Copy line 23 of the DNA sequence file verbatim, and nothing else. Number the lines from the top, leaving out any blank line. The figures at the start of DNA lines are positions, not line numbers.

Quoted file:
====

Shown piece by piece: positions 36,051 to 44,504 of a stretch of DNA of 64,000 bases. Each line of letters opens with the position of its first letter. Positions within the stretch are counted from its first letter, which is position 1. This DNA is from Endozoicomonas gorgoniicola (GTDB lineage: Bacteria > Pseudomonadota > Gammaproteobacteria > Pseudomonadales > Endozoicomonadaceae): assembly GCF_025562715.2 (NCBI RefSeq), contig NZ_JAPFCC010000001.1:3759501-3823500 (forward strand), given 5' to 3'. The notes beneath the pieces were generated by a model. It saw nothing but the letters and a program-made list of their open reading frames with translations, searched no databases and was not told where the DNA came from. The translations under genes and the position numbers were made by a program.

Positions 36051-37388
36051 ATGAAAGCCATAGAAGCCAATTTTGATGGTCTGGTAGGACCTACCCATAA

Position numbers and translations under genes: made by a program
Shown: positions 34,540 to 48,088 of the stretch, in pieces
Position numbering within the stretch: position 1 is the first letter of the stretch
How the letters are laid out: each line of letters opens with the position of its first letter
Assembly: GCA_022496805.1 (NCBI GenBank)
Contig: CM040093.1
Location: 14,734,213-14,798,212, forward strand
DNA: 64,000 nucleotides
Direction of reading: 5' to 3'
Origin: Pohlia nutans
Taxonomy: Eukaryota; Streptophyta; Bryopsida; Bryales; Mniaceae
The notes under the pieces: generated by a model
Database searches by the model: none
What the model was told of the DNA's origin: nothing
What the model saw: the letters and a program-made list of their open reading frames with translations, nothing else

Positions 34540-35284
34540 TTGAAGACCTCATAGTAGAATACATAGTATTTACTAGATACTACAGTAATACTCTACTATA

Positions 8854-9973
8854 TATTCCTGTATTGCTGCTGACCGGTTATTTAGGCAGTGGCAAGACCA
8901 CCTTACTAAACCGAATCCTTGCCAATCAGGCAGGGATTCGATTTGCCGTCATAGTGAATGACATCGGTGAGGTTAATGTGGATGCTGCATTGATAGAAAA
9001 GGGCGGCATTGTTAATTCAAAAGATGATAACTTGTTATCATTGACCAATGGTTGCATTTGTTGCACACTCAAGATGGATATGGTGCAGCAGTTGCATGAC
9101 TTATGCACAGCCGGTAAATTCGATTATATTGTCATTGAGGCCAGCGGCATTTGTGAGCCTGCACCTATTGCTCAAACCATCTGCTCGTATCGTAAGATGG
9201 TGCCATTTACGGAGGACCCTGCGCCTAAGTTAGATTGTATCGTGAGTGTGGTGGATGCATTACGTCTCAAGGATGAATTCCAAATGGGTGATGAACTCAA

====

8901 CCTTACTAAACCGAATCCTTGCCAATCAGGCAGGGATTCGATTTGCCGTCATAGTGAATGACATCGGTGAGGTTAATGTGGATGCTGCATTGATAGAAAA